Scott Van Duzer faced boycott threats from individuals upset over the affection he showed POTUS.
Many Republicans took to Yelp to slam Van Duzer—who, by-the-way, is also a Republican—for having the gall to respect Obama.
One irate Arizonan wrote on Van Duzer’s restaurant’s page:
Talk about committing business suicide. After picking up Obama, your books are gonna be in the red pretty soon. Not too smart.
The problem with this reviewer—and many others—is he’d never actually been to Big Apple Pizza & Pasta.
He was reviewing the restaurant simply because Van Duzer hugged Obama.
Thankfully, Van Duzer’s real customers took to Yelp and posted five star reviews, which knocked down the negative reviews.
But the man still has people (one as recent as last week) talk about his political views in their reviews.
The Fake News Phenomenon
And this was in 2012 over a fairly popular president.
Fast forward to today, where we are quickly learning that fake news sites and sites built by teenagers in Macedonia (who figured out they could make buckets of money doing this) are spreading information that is completely untrue.
In a Nieman Lab article last week, Joshua Benton tells this story:
I’m from a small town in south Louisiana. The day before the election, I looked at the Facebook page of the current mayor. Among the items he posted there in the final 48 hours of the campaign: Hillary Clinton Calling for Civil War If Trump Is Elected. Pope Francis Shocks World, Endorses Donald Trump for President. Barack Obama Admits He Was Born in Kenya. FBI Agent Who Was Suspected Of Leaking Hillary’s Corruption Is Dead.
These are not legit anti-Hillary stories.
Any one of us could look at those headlines individually and laugh.
It’s common knowledge that the Pope does not endorse a United States political candidate.
And yet…when it came to the election and using critical thinking skills, we all seemed to have lost them.
Any story we read that supported our views—or made us more angry, we shared without checking the source.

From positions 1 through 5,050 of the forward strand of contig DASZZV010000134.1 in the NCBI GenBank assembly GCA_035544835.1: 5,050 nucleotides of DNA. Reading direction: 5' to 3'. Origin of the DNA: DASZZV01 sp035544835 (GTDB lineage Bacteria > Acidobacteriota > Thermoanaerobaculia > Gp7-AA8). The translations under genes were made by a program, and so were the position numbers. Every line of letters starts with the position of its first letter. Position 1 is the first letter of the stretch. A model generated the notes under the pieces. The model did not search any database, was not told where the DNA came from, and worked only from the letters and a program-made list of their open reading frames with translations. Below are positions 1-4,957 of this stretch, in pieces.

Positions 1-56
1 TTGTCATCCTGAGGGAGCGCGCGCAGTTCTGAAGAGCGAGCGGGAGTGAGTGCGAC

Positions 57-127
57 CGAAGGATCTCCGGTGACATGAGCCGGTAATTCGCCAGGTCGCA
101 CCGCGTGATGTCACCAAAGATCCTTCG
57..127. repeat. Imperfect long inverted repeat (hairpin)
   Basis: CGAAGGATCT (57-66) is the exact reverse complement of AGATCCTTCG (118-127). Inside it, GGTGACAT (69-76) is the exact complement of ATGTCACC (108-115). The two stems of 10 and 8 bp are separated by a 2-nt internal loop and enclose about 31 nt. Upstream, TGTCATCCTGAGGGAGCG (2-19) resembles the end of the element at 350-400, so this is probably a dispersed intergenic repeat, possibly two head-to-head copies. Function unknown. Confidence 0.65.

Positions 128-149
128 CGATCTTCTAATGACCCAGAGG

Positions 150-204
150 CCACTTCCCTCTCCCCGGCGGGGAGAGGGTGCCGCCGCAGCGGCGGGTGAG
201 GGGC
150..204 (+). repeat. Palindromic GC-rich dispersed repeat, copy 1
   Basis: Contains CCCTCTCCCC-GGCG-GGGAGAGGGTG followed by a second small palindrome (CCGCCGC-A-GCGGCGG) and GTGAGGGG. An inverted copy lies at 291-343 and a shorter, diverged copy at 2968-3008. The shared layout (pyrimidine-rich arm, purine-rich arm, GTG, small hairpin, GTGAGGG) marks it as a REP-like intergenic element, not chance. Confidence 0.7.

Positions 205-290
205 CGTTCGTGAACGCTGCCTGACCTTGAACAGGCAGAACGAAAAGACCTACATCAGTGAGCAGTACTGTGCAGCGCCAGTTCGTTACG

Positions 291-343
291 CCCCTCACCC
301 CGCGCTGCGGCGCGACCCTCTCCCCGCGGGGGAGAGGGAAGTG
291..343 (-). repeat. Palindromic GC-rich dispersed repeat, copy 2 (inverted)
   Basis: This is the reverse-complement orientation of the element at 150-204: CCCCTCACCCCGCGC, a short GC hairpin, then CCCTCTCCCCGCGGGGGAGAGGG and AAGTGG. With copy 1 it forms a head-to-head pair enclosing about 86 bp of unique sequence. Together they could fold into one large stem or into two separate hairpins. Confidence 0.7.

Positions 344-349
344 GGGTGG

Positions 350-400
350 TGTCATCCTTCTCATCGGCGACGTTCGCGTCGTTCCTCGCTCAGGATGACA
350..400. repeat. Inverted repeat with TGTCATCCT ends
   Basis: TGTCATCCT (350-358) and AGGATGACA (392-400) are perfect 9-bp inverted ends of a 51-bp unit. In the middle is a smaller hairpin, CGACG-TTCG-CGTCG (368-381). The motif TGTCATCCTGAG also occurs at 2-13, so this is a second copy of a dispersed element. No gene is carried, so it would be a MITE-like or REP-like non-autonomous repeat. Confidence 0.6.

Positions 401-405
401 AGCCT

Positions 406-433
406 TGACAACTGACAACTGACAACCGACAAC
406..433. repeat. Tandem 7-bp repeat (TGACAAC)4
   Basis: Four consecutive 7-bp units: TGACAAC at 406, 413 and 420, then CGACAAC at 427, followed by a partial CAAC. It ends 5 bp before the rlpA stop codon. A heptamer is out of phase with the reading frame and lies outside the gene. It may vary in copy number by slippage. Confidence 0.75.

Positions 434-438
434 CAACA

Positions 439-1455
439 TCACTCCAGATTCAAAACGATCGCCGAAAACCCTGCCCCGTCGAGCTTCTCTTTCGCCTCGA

And it’s not getting better post-election.
Bottom-Feeding PR Pros Will Take Advantage
What’s more concerning, though, is what Shel Holtz says in his blog post about fake news:
Meanwhile, non-political operatives will undoubtedly learn the lesson of the 2016 election and apply similar tactics against businesses. The list of potential motives is endless: Anti-corporate activism, unsavory union tactics, competitive harassment, dissatisfied shareholders, unethical stock traders, even ethics-challenged, bottom-feeding PR practitioners…
But there is a call for the social networks to moderate for fake news, and Google and Facebook have responded.
Both companies have updated their policies to ban fake news sites from using their advertising networks.
That will stop the teenagers in Macedonia from cashing in on fake news, but what about the social sharing?
There isn’t a way to stop that unless we collectively begin to flag fake stories.
Apparently there is a not-so-secret task force at Facebook whose soul mission is to make recommendations to the social network giant on how to prevent fake news from being shared.
Trust Me, I’m Lying
But Shel believes it’s too little, too late.
Here he is again:
But let’s be realistic. Efforts by Facebook, Google, and others to stifle fake news will fail. This genie is out of the bottle. Now that people know fake news produces real outcomes, they will find ways around the blocks, just as spammers and hackers who deploy computer viruses have. Further, not every fake news creator has a profit motive. Someone out to depress a company’s share price, create hysteria about a company’s practices, or build a movement against a CEO couldn’t care less if the fake story produces revenue. Their only interest is seeing it spread.
This very blog exists for the sole purpose of changing the perception that people have of the PR industry.
That’s why books, such as Trust Me, I’m Lying, that expose the weaknesses in today’s media outlets are both infuriating and important.
We have to know what’s possible, how the bottom feeders think, and what that will do to all of our reputations.
It’s hard enough to convince executives to let us do our jobs, while we begin to prove how effective PR is.
Now we have to deal with far more unethical practices that can sound pretty compelling when one is talking about their competitor.
How PR Pros Can Ethically Fight Back
While there isn’t a clear answer on how to deal with this if you face fake news, the best thing you can do is add it to your crisis preparedness plan.
Sit down with your team and discuss the tactics you’ll be ready to employ when it happens.
Create different scenarios, everything from bad reviews like Van Duzer faced to attacks on your CEO for something he or she never said.
Figure out what will escalate each, who is responsible, and how you will communicate.
In most cases, while legal fights will ensue and you will eventually win, the court of public opinion will already have beat you.
Be prepared to go all out on the social networks where the untruths are being spread.
While Van Duzer had a boycott of his business and the bad reviews hurt sales for about a week, he did rebound and then some.
Now is the time to build great and trustworthy relationships with high-profile journalists and influencers, and with your best brand ambassadors.
These are the people who will help you when your competitor decides to take you down by creating fake news.